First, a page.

Down the Garden Path: A Look at the “Garden Leave” Provisions of Proposed Non-Competition Legislation
In a state with an innovation economy like Massachusetts, the balance between protecting both a company’s pioneering intellectual property and the ability of employees to move freely in the marketplace is often in tension. It is no surprise, then, that in recent years, the Commonwealth’s legislature has trained its fire on non-competition agreements. Legislators have focused on issues such as the propriety of non-competition agreements for lower-level employees, and whether non-competition restrictions are justified by legitimate business interests, such as protecting trade secrets, or function merely a tool to suppress healthy competition. As we begin 2018, the perennial question looms for those who practice at the intersection of intellectual property and employment law: will this be the year that Massachusetts finally reforms or eliminates non-competition agreements?
The answer may lie in a novel proposal put forth in three bills (House Bill 4419, House Bill 2371, Senate Bill 840 and Senate Bill 1017) currently making their way through the Massachusetts legislature, all of which contain garden leave clauses. The concept of garden leave comes to us from England, where such provisions are more common. Garden leave means that an employer is required to pay a former employee his/her salary during the time of the non-competition agreement. During a garden leave, the employee is not required to report to work, but can spend his/her time “tending to their garden.” While some employment contracts contain garden leave provisions, especially for high-level employees in finance and other industries that also do business in Europe, that concept has not often been applied to at-will employees in the United States. As of this publication, Oregon is the only state that has some form of a garden leave requirement. These three proposed bills attempt to add Massachusetts to that very short list.
The garden leave concept has some appealing benefits. Courts may be more likely to enforce non-competition agreements when it is clear that employees are not going to be financially harmed during the period when they cannot compete with their former employer. Employers also may be less likely to use non-competition agreements in a punitive or overly broad way if doing so is going to hit them in the wallet. Instead, the hope is that employers will reserve the use of non-competition agreements for employees who have access to confidential company information and present a real risk of harming the company if they immediately go to work for a competitor.
However, the garden leave concept does not come without costs. Employers will be required to carry the expense of an employee who is providing no or limited services to the company, which may be burdensome, particularly for small companies and start-ups. There are also logistical concerns regarding an employee who takes the garden leave, but then is found to have improperly competed anyway – would the leave money be clawed back, and how? What notification procedures should be in place?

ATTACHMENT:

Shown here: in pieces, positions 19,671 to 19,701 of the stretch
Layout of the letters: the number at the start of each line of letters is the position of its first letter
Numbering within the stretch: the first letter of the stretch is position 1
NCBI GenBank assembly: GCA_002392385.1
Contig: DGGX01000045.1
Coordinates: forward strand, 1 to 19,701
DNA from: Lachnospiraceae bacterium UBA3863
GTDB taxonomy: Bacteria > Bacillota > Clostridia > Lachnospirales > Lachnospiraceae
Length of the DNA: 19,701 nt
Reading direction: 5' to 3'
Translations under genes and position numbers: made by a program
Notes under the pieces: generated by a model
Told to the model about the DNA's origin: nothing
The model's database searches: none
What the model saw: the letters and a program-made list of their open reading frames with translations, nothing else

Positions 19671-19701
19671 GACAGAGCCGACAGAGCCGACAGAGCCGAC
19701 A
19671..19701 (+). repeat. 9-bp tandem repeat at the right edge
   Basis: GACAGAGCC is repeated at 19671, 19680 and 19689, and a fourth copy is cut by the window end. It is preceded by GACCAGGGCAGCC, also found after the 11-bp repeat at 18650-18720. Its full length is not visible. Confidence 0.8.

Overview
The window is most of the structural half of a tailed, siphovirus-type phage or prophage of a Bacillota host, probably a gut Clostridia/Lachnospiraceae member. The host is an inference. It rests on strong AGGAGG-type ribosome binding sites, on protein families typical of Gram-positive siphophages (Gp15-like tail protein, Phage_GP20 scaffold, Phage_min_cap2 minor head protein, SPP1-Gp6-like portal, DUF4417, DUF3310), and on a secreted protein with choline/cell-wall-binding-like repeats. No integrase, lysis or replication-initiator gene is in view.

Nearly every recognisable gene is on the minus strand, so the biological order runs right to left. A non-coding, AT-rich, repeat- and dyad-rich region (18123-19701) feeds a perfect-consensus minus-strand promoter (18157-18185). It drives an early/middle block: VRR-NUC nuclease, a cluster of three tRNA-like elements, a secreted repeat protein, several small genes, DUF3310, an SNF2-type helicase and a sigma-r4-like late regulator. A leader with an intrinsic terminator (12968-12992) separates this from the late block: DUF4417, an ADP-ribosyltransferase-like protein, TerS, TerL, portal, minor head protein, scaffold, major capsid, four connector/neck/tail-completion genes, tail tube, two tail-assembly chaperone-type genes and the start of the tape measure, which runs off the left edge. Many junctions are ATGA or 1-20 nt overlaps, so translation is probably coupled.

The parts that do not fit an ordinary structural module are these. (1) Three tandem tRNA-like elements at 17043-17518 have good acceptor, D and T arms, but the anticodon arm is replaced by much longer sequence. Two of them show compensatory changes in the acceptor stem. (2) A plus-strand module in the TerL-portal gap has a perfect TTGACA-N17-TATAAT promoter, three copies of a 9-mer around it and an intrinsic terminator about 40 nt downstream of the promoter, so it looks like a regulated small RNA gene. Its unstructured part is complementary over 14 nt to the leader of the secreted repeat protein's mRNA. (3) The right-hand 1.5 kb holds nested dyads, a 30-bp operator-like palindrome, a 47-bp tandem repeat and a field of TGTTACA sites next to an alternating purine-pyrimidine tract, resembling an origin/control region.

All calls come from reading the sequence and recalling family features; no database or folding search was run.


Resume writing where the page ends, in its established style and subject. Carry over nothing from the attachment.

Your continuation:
To many observers’ surprise, the Associated Industries of Massachusetts (“AIM”), the major pro-business lobbying group in Massachusetts, representing more than 4,000 employers, has supported the garden leave concept. Historically, AIM has been hostile to any attempts to legislate away non-competition agreements, or to significantly burden employers’ ability to use them. All the more surprising, then, when AIM came out publicly in support of House Bill 2371.
AIM’s unexpected support of a bill that includes a garden leave requirement—when there are other bills under consideration that do not require garden leave (e.g. House Bill 2366 and Senate Bill 988)—seems to be the result of a recognition that a compromise is necessary if employers want to maintain other traditional non-competition protections, including a one-year duration, the ability for a court to “blue pencil” overly broad non-competition provisions rather than throwing them out altogether, and the ability to offer some compensation other than garden leave, if the employee agrees. In addition, HB No. 2371, unlike the other “garden leave” bills on the table, only requires that employers pay 50% of the restricted employee’s salary, rather than 100%, as in the other two bills.
On April 17, 2018, the Massachusetts legislature’s Joint Committee on Labor and Workforce Development favorably reported HB. 4419 to the House Steering, Policy, and Scheduling Committee. This bill closely tracks the provisions AIM supported, and requires the employer to provide garden leave in the form of 50 percent of the employee’s base salary or “other mutually-agreed upon consideration” during the non-compete period. This now appears to be the bill to watch. In Massachusetts’ continuing effort to adequately protect the intellectual property of our most innovative companies and still protect the workplace mobility and livelihoods of our workforce, garden leave may provide the solution.